The Detroit Ice Cream Co. Dishes Out Cold Curations for the Curious Palate  

The Detroit Ice Cream Co. serves up delicious treats and sweets under the helm of owner LaKisha Burns.

Photo by LaKisha Burns   


It started with a tingly feeling that she turned into a sweet business venture.  

The Detroit Ice Cream Co.’s bold founder LaKisha Burns began her company in 2013 after feeling uninspired at her previous occupation where she wasn’t using her gifts.  

“I was miserable and directionless,” Burns told the Michigan Chronicle, adding that she found herself “spinning.”  

“I had graduated from Howard University, feeling the weight of expectations and deferred dreams and I felt like I was doing nothing worth doing,” she said, adding that a chance trip changed everything.  

Around that time, Harris visited Chicago, Ill., with her aunt (who recorded a live gospel album) to support her family, get some inspiration and get out of her head.  

While there, she stayed at the Hard Rock Hotel after the recording with her aunt.  

“Following the recording, I was much more aware of what was happening around me and when I woke up the next morning, I noticed a book on the side table,” she said of the descriptive book about the city. “I will never forget opening that book and landing on a spread about an old school ice cream parlor. I got that weird and tangly feeling. I woke my cousin, who was sharing her room with me, up and said, ‘I think I’m gonna try and open up an ice cream parlor in the city. But like, a vintage one.’”  

Burns said that at that time back then, there were no large-scale ice cream parlors outside of large chains and one small shop selling third-party ice cream in Detroit to her knowledge.   

“The plan was to make the ice cream from scratch and to create these curated experiences around old school flavors and unique twists,” Burns said, adding that she was inspired by the history of the city. “I went to Cass Tech, and I would have to walk past the abandoned shops on my way to the bus stop. I always imagined that I would come back to the city one day and open a sweet shop of some sort in one of those buildings.”  

Burns, as a kid, grew up watching movies like “Hoodlum” and “Harlem Nights.”  

“All the action took place around a sweet shop of some kind. And as silly as that is, I saw the possibility of opening an ice cream parlor up as my love letter and contribution to the city for all that she has given me,” Burns said adding that her dream of opening a brick and mortar is not as easy as it looks. “The overhead on making ice cream from scratch, storing it and distributing it proved to be too high for the transitioning economy and landscape of the city over the past few years.”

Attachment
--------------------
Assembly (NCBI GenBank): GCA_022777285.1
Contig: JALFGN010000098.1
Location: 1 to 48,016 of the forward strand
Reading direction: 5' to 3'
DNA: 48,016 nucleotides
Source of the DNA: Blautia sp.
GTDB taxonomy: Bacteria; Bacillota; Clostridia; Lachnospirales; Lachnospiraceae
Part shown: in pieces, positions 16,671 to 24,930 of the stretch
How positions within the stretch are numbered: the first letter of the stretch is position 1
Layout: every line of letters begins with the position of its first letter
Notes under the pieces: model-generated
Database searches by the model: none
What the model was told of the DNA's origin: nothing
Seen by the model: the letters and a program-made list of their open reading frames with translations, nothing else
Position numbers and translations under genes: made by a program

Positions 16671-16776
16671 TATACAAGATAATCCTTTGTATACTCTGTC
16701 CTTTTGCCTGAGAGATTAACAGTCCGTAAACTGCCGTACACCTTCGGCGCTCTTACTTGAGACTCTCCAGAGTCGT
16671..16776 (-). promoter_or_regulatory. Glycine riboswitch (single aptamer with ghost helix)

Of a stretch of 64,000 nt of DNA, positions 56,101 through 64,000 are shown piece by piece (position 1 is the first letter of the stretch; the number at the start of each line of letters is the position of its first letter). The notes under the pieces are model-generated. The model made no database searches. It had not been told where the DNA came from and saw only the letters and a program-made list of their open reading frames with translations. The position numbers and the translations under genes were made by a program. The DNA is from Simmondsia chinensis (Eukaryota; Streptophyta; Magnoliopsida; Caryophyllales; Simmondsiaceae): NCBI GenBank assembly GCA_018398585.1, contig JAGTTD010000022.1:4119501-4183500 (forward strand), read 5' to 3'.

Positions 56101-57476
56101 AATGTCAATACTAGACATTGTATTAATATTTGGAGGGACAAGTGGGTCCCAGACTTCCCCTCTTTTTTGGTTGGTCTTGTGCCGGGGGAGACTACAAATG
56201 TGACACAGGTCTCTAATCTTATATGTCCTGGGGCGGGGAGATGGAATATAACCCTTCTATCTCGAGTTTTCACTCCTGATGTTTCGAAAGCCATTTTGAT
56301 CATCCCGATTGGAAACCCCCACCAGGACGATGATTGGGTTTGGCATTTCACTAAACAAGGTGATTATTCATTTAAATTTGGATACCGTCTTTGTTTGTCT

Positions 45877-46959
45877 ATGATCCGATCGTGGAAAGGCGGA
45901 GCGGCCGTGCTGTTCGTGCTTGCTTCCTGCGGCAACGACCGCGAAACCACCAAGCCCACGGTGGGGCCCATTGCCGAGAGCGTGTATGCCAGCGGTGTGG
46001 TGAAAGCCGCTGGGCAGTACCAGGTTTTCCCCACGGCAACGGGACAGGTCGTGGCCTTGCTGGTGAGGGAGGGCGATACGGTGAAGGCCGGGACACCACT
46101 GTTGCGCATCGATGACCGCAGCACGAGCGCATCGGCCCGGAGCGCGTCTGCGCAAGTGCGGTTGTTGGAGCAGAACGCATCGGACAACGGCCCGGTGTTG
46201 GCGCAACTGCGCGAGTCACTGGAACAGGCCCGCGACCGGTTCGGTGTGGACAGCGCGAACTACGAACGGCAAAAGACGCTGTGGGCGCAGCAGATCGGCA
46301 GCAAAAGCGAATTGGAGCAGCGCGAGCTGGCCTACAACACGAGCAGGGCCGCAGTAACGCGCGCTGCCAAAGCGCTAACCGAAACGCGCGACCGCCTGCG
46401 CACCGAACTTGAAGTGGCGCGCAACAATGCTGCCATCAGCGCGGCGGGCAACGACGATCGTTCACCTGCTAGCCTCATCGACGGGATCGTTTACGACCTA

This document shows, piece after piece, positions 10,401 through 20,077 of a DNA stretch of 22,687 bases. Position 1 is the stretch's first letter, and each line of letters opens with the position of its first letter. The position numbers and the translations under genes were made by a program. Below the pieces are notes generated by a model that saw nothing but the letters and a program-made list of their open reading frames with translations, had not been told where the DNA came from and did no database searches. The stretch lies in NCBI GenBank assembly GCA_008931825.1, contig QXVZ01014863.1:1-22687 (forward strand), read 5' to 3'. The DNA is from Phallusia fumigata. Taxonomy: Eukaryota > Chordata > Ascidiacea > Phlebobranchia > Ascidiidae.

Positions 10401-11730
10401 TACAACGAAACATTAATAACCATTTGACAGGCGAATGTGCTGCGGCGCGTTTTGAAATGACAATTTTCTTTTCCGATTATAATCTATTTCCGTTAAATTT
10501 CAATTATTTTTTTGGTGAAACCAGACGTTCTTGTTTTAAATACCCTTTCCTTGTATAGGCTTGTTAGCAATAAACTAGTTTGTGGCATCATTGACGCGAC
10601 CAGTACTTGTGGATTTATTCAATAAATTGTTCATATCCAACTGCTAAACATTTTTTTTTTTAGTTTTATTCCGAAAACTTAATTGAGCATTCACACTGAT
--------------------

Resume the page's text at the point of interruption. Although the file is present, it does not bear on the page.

Not one to give up and quit, Burns switched up her business model from needing a brick and mortar to an online parlor offering catering, pop-up, wholesale and drop-off services for customers, she noted.   

“We were planning to open a pop-up shop in the Fisher Building in summer 2020 but then the pandemic hit in March, and it became clear that to survive, e-commerce would have to remain in place as our primary means of providing service to our customers,” she said.  

Ice cream like Vernor’s inspired flavor, Cass Tech (Baked Apple Pie with Salted Caramel), and Cookies & Cream flavors are the company’s most popular along with Penobscot Pralines and Cream.   

“But my personal favorites are Tump’s Blackberry Cobbler named for my father and the connection we have to devouring Mr. FoFo’s blackberry cobbler in the 80s and King’s Browned Butter,” she said. “I love the simplicity of each flavor. You can taste the love and care that goes into each. The flavors take longer to develop and leave you with a nostalgic experience.”  

Amber Wimberly, who has worked at the company for the last six years, said that she enjoys serving the customers just as much as she enjoys eating the ice cream and bonding with her inspirational boss. 

“LaKisha has been a huge inspiration in my life as a boss and a friend. She believes in everyone and will always push you to do your very best,” she said, adding that her job comes with some intangible perks. “We have serviced parties of all sizes and we do it with the biggest smiles on our faces because as long as our customers are happy, we are happy.” 

Burns said she would encourage others to discover their own path to success.  

“Never give up. You will make mistakes. Mistakes that seem insurmountable but if you believe that God gave you a vision, write it and work it,” she said. “It has taken years of false starts and restarts for me to understand that everything has an appointed time. With each lesson, our business has grown and has been fortified. This path has been winding and bumpy, but it has been worth it.”  

For more information visit 


About Post Author

From the Web

Skip to content